Venezuela broad­ens Colom­bia bor­der clo­sure

The China Post - - INTERNATIONAL - BY HAN­NAH DREIER

Venezuela Pres­i­dent Ni­co­las Maduro on Fri­day broad­ened a crack­down on Colom­bian mi­grants and bor­der smug­glers that has drawn strong re­buke by Colom­bian lead­ers and in­ter­na­tional or­ga­ni­za­tions.

Speak­ing at a rally in Cara­cas, Maduro ex­panded the state of emer­gency and bor­der clo­sure he called last week to more cities on the western edge of the so­cial­ist South Amer­i­can coun­try and said he would send an ad­di­tional 3,000 sol­diers to the area.

He said he was open to meet­ing with Colom­bian Pres­i­dent Juan Manuel San­tos to dis­cuss the mount­ing ten­sions be­tween the two neigh­bor­ing coun­tries wher­ever and when­ever his coun­ter­part chooses, but was leav­ing the next day for a trip to Asia.

The spat erupted when Maduro shut a ma­jor bor­der cross­ing last week to com­bat what he says are ram­pant smug­gling and paramil­i­tary ac­tiv­i­ties near Colom­bia, and de­clared a state of emer­gency in six western cities. On Fri­day, he ex­tended the de­cree to more mu­nic­i­pal­i­ties.

Venezue­lan of­fi­cials have de­ported more than 1,000 Colom­bian mi­grants and another 5,000 have left vol­un­tar­ily, with some car­ry­ing all of their be­long­ings across a muddy river on a fran­tic mov­ing day.

On Fri­day, the United Na­tions High Com­mis­sioner for Hu­man Rights called on both sides to work to re­solve the cri­sis, and put ex­tra em­pha­sis on Venezuela’s re­spon­si­bil­i­ties.

“We urge the Venezue­lan author­i­ties to en­sure that the hu­man rights of all af­fected in­di­vid­u­als are fully re­spected, par­tic­u­larly in the con­text of any de­por­ta­tions,” said Ru­pert Colville, spokesman for the U.N. High Com­mis­sioner for Hu­man Rights.

The Rev­o­lu­tion­ary Armed Forces of Colom­bia rebel group also is­sued a state­ment from Ha­vana, where it is ne­go­ti­at­ing a peace deal, say­ing it sup­ported Venezuela’s ac­tions.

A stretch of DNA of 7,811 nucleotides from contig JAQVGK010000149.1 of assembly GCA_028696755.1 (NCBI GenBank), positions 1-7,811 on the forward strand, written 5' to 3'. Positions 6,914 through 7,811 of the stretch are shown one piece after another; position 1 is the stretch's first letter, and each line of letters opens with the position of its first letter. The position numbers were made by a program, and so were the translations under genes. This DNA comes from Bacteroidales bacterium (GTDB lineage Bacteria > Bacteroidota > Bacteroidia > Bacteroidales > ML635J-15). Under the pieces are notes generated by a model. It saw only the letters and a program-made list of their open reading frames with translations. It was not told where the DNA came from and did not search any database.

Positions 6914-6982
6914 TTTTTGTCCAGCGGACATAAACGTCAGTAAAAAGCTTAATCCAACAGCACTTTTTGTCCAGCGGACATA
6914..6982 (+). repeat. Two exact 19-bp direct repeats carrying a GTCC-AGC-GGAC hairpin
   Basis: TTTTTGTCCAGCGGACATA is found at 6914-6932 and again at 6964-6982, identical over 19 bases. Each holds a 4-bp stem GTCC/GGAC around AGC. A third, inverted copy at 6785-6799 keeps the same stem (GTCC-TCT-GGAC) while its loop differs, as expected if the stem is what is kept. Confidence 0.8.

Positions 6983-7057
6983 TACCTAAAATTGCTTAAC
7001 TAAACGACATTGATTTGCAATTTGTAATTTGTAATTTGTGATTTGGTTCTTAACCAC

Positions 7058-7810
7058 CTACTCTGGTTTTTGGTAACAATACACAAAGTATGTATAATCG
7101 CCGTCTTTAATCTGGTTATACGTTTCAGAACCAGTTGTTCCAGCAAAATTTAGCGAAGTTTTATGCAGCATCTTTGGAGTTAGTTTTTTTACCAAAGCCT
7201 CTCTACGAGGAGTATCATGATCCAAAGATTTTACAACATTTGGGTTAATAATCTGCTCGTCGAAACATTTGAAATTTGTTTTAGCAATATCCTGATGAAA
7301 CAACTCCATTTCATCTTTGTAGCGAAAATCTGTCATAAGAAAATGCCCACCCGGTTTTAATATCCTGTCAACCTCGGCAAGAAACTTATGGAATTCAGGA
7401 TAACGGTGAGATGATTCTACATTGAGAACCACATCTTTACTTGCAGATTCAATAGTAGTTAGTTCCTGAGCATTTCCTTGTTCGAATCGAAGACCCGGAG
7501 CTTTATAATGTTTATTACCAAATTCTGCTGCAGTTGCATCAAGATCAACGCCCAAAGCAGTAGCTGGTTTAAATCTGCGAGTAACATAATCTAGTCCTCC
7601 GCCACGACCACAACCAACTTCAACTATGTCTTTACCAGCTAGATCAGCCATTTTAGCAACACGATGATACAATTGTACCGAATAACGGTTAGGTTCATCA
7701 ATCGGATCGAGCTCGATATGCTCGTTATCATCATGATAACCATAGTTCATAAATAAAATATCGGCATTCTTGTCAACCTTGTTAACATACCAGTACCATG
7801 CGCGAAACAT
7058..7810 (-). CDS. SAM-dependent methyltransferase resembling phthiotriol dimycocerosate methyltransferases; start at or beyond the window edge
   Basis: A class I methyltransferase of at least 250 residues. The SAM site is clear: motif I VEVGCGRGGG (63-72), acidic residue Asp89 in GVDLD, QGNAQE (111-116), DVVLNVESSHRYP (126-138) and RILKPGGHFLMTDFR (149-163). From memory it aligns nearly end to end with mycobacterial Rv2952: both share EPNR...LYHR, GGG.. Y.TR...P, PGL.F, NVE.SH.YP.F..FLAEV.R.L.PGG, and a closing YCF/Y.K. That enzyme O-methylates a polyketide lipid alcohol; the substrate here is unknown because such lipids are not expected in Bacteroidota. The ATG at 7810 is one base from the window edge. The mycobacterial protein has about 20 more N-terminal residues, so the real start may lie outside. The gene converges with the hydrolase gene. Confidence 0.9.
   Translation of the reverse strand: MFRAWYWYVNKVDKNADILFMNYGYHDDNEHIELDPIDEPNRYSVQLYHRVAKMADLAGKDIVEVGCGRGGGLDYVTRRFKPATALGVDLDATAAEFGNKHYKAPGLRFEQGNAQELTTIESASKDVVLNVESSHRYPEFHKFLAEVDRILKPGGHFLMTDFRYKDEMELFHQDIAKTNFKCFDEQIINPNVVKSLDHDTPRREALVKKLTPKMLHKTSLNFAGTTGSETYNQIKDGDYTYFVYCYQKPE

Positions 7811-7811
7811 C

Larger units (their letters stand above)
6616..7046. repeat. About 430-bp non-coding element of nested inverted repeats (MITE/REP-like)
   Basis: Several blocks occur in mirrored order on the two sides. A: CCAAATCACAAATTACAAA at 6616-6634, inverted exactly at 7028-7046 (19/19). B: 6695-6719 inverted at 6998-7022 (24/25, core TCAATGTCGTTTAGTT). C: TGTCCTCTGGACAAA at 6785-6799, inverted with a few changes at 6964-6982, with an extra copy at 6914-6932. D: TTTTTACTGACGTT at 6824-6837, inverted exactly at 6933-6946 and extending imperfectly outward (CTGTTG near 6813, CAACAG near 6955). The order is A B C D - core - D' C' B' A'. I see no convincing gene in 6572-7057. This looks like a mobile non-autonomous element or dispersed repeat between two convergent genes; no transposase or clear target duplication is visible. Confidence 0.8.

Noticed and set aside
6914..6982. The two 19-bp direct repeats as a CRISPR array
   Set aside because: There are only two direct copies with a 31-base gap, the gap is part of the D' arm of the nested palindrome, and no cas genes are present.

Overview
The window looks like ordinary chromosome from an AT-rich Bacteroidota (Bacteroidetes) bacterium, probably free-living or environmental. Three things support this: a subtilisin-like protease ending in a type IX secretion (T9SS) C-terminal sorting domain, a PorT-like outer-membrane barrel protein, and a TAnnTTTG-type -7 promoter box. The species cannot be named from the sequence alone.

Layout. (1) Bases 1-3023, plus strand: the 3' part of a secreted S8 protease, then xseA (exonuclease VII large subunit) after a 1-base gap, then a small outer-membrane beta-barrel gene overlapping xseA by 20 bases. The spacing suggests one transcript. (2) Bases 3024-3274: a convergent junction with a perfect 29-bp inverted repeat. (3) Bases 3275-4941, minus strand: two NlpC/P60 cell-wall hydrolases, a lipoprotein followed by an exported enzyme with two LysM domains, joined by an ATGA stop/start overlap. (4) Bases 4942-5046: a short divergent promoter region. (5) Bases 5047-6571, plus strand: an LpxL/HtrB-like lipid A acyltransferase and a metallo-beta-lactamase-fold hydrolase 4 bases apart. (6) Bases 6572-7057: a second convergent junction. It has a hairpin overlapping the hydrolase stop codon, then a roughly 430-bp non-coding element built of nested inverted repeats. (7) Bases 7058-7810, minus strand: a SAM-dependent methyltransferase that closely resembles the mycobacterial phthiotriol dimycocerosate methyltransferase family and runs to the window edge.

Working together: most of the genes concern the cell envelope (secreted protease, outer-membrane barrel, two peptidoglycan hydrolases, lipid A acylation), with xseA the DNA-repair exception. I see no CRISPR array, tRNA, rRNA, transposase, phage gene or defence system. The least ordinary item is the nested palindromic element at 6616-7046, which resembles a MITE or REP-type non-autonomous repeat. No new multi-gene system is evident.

A meet­ing of the two coun­tries’ for­eign min­is­ters on Wed­nes­day failed to bear fruit, and on Thurs­day, both coun­tries re­called their am­bas­sadors for con­sul­ta­tions, the diplo­matic equiv­a­lent of lodg­ing a com­plaint.

San­tos called for an emer­gency meet­ing of the Union of South Amer­i­can Na­tions and the Or­ga­ni­za­tion of Amer­i­can States, say­ing, “We want to tell the world what is hap­pen­ing.” The or­ga­ni­za­tion is ex­pected to meet to dis­cuss the sit­u­a­tion next week.

Colom­bian crit­ics and gov­ern­ment op­po­nents in­side Venezuela say the crack­down is an at­tempt by Maduro to dis­tract at­ten­tion from soar­ing in­fla­tion and su­per­mar­ket short­ages in the oil-rich na­tion.

The state of emer­gency al­lows Venezue­lan of­fi­cials to search homes with­out a war­rant and to break up public gath­er­ings. Some de­part­ing Colom­bians have com­plained of abuses at the hands of the mil­i­tary in re­cent days, charges the ad­min­is­tra­tion de­nies.

With two bor­der cross­ings closed, the un­der­ground econ­omy has come to a halt, sat­is­fy­ing Venezue­lan of­fi­cials who have long blamed transna­tional mafias for wide­spread short­ages. It also has jeop­ar­dized the liveli­hood of tens of thou­sands of poor Colom­bians who de­pend on the black mar­ket.

Many busi­nesses are closed in Venezuela be­cause Colom­bians can­not get to work, while on the Colom­bian side of the bor­der, res­i­dents in Cu­cuta com­plain of long gas sta­tion lines as the se­cu­rity of­fen­sive cuts off trade, le­gal and oth­er­wise, be­tween the two na­tions.

On Fri­day, San­tos said of­fi­cials had or­dered a hike in the price of gas in the city, and barred gas sta­tions from clos­ing to en­sure that the lines die down.

In Cara­cas, thou­sands of gov­ern­ment sup­port­ers snarled traf­fic as they marched to the pres­i­den­tial palace in sup­port of the new mea­sures, which they said were not aimed at Colom­bian mi­grants them­selves. Maduro danced on­stage to live mu­sic and told cheer­ing sup­port­ers that he had waited long enough for Colom­bia to rein in the vi­o­lence and crime seep­ing over the bor­der.

AP

A home­made poster with the fig­ure of a skele­ton drawn with bat­tle­dress and a mes­sage that reads in Span­ish, “paramil­i­tary killers!”, in ref­er­ence to Colom­bian paramil­i­tary groups, tow­ers over a crowd dur­ing a rally in sup­port of clos­ing the Colom­bian bor­der, in Cara­cas, Venezuela, Fri­day, Aug. 28.

Newspapers in English

Newspapers from Taiwan

© PressReader. All rights reserved.